The staff recruitment procedures ensured that appropriate pre-employment checks were carried out to ensure only suitable staff worked at the service.

Safe staffing levels were in place to meet people's needs. A staff member told us, “There are always cover arrangements in place and staffing is not an issue here.”

There were procedures in place for evacuating people with limited mobility who were in the event of an emergency, such as a fire.

Infection control procedures were in place that were based on a Code of Practice on the prevention and control of infections. The premises, including communal areas and people rooms, were clean and fresh.

Staff members had training that provided them with knowledge they needed to perform their roles. The management team supported staff to put their training into practice. A staff member told us, “The training has really helped me to understand each person's needs and to treat everybody differently. I know about their history and their needs and then use the knowledge [from training] to provide better care.”

Staff obtained people's consent before they provided care and support. People gave consent for the use of bed rails to prevent them falling from their beds. People were supported to have maximum choice and control of their lives and staff supported them in the least restrictive way possible; the policies and systems in the service supported this practice.

People participated in a wide range of meaningful and stimulating activities.

Staff treated people with kindness, dignity and respect and spent time getting to know them and their specific needs and wishes. People told us that staff were polite and that they had a good relationship with them. Care plans reflected people’s likes and dislikes, and staff spoke with people in a friendly manner, addressing them by their preferred name. We saw positive and friendly interactions between staff and people, though at times when staff were at their most busy in one dining room they were more task orientated.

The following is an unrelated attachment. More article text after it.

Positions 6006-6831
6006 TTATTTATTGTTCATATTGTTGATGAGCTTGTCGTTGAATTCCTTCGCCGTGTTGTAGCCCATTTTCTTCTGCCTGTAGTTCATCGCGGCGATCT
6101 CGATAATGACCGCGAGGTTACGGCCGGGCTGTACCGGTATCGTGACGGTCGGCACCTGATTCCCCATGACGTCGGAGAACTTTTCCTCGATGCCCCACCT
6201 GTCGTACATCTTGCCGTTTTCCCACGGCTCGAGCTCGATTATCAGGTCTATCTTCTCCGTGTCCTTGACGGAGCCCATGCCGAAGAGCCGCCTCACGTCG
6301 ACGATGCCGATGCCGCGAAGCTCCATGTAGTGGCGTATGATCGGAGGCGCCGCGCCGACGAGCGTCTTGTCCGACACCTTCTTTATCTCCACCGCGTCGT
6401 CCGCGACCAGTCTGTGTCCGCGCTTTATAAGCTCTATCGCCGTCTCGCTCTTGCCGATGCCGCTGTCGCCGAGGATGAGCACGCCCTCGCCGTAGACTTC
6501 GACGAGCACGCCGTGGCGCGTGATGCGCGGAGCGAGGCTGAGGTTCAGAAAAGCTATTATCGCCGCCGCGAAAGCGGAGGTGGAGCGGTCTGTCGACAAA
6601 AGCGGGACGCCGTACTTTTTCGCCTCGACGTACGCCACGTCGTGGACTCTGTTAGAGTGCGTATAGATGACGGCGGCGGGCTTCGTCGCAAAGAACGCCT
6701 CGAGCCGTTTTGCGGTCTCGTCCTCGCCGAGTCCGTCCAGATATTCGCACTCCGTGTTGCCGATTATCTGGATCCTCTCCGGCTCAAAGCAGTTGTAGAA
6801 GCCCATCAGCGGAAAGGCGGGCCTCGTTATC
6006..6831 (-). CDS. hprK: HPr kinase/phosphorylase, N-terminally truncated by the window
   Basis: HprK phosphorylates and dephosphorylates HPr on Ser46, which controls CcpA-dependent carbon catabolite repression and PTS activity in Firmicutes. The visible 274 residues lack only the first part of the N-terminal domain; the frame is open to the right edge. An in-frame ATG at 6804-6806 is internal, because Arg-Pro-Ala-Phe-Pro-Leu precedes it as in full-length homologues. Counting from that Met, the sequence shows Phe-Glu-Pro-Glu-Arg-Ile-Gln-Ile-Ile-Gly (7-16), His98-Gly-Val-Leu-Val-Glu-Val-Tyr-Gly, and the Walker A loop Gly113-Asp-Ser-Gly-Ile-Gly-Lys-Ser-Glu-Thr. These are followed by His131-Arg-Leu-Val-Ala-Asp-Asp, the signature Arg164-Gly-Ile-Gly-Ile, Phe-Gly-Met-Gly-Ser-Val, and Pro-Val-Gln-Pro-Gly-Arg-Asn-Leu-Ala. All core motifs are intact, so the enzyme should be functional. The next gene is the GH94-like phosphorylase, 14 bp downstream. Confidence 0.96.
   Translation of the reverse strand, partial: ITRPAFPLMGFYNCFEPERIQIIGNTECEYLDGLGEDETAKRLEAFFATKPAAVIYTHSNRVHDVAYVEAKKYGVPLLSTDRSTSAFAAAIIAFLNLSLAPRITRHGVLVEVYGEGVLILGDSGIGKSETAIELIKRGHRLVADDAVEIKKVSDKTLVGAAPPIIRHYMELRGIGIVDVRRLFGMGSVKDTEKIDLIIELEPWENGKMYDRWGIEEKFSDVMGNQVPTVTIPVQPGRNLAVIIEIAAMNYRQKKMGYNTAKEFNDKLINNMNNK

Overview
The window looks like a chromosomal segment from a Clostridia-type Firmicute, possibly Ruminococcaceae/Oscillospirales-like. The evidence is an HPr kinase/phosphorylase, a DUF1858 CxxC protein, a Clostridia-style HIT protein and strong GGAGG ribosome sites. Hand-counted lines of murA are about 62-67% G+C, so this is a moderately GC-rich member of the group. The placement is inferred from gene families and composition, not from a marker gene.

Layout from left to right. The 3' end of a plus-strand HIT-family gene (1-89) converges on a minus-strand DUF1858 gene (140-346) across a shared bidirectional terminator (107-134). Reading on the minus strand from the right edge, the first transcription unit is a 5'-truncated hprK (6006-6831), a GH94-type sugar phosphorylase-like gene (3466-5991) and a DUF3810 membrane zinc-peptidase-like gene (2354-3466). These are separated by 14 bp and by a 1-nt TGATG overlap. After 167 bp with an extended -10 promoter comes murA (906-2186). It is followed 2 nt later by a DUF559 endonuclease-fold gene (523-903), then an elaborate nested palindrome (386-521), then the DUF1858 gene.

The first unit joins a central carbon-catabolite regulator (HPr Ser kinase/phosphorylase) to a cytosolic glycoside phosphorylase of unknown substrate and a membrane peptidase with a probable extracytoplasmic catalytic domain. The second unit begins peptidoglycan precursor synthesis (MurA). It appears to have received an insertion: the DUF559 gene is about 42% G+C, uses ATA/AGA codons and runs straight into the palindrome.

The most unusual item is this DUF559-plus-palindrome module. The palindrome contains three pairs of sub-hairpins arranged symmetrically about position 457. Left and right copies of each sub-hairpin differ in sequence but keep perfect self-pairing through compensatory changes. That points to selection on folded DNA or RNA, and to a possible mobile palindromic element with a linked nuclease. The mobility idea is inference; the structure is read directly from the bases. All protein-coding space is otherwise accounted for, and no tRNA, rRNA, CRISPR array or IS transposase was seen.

Staff supported people’s independence. A person told us, “Since I have got here I have a lot more independence.” For most people this meant that they were encouraged to do more for themselves, though support was available if it was needed. A person told us, “I know help is nearby if I need it.”

People, or if needed their relatives, were involved in the planning of care and could contribute to the way in which they were supported. People and their relatives were involved in reviewing their care and making any necessary changes if they wanted.

Care plans were detailed and included information about the support people required.

People knew how to raise any complaints or concerns. These were acted upon promptly.

The service continued to be well managed. The provider had systems in place to monitor the quality of the service. Actions were taken and improvements were made when required.

Rating at last inspection: Good (report published 24 May 2016).

About the service: Aldercar Residential Care Home is a care home that was providing personal care to 21 older people at the time of the inspection.

Why we inspected: This was a planned inspection based on the rating at the last inspection. The service remained rated Good overall.

Follow up: We will continue to monitor intelligence we receive about the service until we return to visit as per our re-inspection programme.